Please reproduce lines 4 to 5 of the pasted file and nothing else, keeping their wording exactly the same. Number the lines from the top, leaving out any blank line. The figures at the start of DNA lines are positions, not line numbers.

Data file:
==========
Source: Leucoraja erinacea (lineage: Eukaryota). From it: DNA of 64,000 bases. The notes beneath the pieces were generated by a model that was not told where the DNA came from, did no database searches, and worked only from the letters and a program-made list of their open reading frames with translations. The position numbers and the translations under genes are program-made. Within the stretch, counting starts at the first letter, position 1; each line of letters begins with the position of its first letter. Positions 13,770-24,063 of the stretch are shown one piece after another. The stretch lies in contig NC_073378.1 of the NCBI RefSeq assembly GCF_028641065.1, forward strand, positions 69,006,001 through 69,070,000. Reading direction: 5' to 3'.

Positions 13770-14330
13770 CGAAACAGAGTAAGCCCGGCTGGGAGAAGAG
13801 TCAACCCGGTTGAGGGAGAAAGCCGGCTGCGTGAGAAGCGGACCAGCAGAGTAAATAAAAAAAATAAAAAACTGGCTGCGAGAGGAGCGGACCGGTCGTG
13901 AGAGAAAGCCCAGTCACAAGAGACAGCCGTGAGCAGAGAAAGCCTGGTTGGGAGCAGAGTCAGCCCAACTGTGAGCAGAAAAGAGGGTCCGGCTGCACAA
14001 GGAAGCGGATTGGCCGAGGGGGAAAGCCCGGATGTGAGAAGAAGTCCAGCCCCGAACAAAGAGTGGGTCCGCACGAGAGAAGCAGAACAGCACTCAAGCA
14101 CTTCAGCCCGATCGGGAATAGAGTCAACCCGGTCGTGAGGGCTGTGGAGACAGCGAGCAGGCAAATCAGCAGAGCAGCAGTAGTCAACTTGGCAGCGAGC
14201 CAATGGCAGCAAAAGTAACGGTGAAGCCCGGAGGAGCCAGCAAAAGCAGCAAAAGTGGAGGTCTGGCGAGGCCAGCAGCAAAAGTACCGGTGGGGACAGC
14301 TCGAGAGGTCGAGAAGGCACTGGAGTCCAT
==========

13801 TCAACCCGGTTGAGGGAGAAAGCCGGCTGCGTGAGAAGCGGACCAGCAGAGTAAATAAAAAAAATAAAAAACTGGCTGCGAGAGGAGCGGACCGGTCGTG
13901 AGAGAAAGCCCAGTCACAAGAGACAGCCGTGAGCAGAGAAAGCCTGGTTGGGAGCAGAGTCAGCCCAACTGTGAGCAGAAAAGAGGGTCCGGCTGCACAA